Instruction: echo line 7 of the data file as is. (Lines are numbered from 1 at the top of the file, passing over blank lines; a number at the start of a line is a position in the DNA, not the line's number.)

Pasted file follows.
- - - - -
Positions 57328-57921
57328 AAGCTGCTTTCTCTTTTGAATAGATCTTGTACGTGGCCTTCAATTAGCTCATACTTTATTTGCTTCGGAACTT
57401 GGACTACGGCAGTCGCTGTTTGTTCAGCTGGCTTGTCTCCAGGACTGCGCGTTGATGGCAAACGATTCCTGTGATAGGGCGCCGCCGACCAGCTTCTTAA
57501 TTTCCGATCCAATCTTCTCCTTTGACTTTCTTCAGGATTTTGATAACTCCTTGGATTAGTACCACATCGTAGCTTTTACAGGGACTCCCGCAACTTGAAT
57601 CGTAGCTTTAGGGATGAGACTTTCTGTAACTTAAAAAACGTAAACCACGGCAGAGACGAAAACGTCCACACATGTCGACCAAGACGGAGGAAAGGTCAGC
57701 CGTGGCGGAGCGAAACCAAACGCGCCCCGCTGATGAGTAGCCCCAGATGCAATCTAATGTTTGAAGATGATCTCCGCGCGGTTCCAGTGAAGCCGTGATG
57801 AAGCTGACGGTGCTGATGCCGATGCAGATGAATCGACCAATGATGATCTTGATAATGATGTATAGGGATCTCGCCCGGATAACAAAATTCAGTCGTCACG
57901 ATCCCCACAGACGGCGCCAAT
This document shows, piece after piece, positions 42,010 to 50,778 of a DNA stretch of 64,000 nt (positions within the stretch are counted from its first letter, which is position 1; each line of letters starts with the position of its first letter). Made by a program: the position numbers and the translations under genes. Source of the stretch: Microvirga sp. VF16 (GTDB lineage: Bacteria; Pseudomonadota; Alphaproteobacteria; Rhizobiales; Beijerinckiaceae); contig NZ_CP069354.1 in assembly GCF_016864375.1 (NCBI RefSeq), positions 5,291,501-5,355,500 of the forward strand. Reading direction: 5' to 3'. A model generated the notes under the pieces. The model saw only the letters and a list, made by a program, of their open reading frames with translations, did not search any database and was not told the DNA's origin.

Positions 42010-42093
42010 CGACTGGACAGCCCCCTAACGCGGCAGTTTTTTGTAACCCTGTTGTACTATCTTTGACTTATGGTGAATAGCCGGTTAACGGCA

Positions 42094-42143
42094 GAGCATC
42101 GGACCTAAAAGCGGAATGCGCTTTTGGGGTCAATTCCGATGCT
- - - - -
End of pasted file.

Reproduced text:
57801 AAGCTGACGGTGCTGATGCCGATGCAGATGAATCGACCAATGATGATCTTGATAATGATGTATAGGGATCTCGCCCGGATAACAAAATTCAGTCGTCACG